Simple Ways to Boost Your Level of Cyber-Security
Data mining, hacking and outright theft of information is becoming a problem of epidemic proportions. However, most people still don’t realize how easy it is to secure accounts and keep your data from being accessed without your permission. While it is true that a lot of data theft occurs from companies and entities that have your information, there’s still a lot that you can do to prevent people from getting into things on your end.
The first step towards making your data more secure is to use common sense. Have strong passwords on your WiFi at home. Make sure that every device that is connected to the Internet, from your phones to the TV to your refrigerator has password-protected access. Never access bank accounts, secure websites or conduct transactions over public WiFi hotspots. Always ensure that you are being careful about what apps you are using on your devices, keep an eye on the data they will acquire and install and keep anti-virus software up to date. Another really important trick is to keep an eye on what devices are logging into your WiFi network.
Common sense goes a long way when it comes to preventing a lot of attacks from happening in the first place. These are just a few examples of very basic and simple steps that you can do right now to add a strong layer of protection. You should also frequently change passwords on your WiFi network and make them unrelated to anything that has to do with your personal information.
Strong Passwords and PIN Numbers
Despite all of the warnings out there, people still insist on using weak passwords that are either easy to guess or easy to decrypt. You don’t need to have passwords that are on par with government or financial databases. However, you should make sure that you are using passwords that don’t spell out your name, use your address, phone number, birthday or any other information that is easy for someone to obtain.
Sure, it’s easy to use passwords that are easy to remember, because it makes it easier on us to keep track of our accounts. However, it also makes things easier for anyone who wants to access our information as well. Consider mixing things up a little bit, like using some digits along with initials, letters or names of people you know. Get creative, throw in some symbols and numbers between letters. Spell things backwards. Add numbers and capital or letters in the mix. You can get by with a short password as long as it is complicated enough to confound the average hacker from trying to get at your data or access your protected sites.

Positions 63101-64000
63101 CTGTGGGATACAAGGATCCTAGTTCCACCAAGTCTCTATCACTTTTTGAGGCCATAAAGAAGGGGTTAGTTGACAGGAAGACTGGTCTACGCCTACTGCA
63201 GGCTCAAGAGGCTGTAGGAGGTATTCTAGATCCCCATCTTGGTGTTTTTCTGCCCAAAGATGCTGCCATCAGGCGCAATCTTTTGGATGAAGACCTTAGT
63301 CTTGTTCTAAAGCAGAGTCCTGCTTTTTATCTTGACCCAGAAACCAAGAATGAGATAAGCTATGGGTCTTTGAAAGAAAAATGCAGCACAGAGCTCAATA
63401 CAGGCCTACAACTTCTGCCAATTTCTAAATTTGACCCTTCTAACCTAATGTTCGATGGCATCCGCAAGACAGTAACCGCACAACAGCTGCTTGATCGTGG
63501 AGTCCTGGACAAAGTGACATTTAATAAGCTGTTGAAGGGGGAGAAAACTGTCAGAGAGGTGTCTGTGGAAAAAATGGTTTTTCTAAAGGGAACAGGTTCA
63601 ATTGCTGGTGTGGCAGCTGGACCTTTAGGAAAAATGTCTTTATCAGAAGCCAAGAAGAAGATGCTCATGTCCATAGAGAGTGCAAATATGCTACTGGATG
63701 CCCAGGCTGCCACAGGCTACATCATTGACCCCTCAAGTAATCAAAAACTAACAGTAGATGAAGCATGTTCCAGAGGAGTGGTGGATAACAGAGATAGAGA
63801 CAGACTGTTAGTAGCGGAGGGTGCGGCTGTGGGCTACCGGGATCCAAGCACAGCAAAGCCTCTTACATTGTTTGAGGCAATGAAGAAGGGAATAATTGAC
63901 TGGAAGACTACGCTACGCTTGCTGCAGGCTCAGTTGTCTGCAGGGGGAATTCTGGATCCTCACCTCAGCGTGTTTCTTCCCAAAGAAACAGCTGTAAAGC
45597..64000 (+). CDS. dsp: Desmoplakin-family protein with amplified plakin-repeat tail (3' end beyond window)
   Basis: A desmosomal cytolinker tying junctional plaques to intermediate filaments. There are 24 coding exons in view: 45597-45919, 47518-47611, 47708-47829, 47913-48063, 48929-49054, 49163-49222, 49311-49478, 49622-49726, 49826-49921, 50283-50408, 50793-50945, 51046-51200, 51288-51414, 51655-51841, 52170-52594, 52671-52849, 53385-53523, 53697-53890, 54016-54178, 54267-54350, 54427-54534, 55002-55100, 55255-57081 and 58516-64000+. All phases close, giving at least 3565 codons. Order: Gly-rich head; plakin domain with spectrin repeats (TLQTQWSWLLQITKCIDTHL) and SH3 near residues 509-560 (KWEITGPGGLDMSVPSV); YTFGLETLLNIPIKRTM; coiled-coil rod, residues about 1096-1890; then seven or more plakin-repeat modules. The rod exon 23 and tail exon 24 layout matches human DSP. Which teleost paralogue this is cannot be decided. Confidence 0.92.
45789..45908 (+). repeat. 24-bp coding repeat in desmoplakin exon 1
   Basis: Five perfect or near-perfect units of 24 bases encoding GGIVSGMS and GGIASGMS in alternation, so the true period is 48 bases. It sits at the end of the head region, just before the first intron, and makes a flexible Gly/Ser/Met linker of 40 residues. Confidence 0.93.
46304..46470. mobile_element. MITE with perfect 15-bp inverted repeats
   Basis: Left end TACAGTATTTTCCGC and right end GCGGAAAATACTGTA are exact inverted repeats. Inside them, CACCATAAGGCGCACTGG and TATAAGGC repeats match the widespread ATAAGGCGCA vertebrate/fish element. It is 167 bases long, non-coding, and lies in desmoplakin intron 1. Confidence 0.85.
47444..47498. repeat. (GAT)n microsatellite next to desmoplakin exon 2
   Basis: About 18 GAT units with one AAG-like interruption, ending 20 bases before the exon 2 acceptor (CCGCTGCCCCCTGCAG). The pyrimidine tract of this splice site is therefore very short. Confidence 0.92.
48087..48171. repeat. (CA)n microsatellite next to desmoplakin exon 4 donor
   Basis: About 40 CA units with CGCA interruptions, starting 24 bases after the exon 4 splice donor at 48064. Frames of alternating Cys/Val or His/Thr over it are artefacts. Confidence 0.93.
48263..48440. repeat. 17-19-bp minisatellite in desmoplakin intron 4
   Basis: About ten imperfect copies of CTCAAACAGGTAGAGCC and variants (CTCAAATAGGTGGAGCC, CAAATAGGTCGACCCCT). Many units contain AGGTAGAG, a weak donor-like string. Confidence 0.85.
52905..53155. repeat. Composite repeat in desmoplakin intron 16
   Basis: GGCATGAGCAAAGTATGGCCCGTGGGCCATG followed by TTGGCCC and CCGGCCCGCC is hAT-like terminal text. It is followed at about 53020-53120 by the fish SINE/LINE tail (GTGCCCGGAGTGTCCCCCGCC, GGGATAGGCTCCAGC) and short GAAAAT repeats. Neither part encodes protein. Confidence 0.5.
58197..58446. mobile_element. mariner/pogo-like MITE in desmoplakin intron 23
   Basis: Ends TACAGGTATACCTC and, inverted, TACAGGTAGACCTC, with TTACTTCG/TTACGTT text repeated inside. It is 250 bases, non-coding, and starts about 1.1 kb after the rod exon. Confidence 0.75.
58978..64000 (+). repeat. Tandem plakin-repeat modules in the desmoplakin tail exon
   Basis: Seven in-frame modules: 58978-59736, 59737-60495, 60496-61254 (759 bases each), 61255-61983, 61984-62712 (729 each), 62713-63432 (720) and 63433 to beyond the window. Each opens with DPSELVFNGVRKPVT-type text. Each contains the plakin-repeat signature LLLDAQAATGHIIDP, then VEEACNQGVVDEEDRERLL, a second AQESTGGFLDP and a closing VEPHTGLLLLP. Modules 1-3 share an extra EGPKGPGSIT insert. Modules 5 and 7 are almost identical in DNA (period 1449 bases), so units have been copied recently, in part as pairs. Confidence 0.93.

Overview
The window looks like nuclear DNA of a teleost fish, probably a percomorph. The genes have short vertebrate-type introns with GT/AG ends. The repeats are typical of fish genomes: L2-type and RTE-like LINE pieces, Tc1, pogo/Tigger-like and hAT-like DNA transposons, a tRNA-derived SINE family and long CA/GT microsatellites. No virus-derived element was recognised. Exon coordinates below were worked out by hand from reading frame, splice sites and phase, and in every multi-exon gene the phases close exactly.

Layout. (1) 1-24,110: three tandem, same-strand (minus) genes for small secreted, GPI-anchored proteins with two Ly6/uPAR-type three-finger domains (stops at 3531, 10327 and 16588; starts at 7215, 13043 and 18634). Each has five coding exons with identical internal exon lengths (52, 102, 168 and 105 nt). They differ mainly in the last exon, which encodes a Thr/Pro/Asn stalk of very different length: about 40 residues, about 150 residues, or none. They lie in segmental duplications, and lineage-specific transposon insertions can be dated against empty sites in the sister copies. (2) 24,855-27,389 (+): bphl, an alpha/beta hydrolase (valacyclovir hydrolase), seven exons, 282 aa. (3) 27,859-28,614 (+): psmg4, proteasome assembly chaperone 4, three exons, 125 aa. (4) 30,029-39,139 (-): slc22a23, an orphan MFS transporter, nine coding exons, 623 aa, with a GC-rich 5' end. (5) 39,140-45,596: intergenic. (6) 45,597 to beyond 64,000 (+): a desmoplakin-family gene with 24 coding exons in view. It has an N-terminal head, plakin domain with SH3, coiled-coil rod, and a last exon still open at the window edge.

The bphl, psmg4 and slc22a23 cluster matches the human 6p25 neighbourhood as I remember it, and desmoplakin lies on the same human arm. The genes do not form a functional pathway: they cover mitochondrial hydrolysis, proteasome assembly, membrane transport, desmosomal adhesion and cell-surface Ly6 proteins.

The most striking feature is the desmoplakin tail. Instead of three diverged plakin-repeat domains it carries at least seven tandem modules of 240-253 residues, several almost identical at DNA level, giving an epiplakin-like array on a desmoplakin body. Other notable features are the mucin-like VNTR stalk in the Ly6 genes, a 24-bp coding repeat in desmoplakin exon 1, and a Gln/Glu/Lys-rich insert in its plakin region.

The same applies to PIN numbers. Never use your birthday, never use your address or the last four digits of your Social Security Number. Avoid the last four digits of your phone number as well. Don’t put these numbers in backwards either, as they are very easy to figure out. Remember that if someone has the opportunity to attempt to enter PIN numbers over and over again, they have a greater chance of getting a hit sooner or later. Make PIN numbers as unfamiliar as possible, and don’t use simple combinations like pairs of numbers either.
Never use the same password for accounts or website login information. This will make it nearly impossible for anyone to gain access to everything, even if they get lucky cracking one or two of them.
Remember, good data security involves making the conditions difficult for access to begin with, making it hard to discover passwords, and reducing risk if someone figures out one of them. Diversify, get creative and use common sense. You also want to remember to change passwords and PIN numbers frequently out of an abundance of caution.
The trick now is to remember all of the passwords that you are going to modify and set. You can be as paranoid or as practical as you like in terms of devising a system that will help you to remember them. A lot of what you decide will depend on your situation and anticipated level of vulnerability.
While you shouldn’t keep all of your eggs in the same basket, you don’t want to over-hide the lists of passwords you keep as well. Use some common sense, avoid placing them in areas where people will look, such as near desks, in your computer, device or in the cloud. But, you do want to make a hard copy and keep them somewhere that is easy for you to access. Finally, you want to try and memorize your passwords in order to minimize the reliance on hard copies as well.
These are just a few examples of things to consider in order to fortify your security in the digital universe. Keep in mind that the vast majority of people who are victimized don’t even bother to consider half of the things that are mentioned here. The more prudent, vigilant and proactive you are with respect to your digital security will make you less vulnerable, and it’s really not that difficult. It just takes a little bit of time, effort and ingenuity, and doing so now will pay big dividends over the course of time.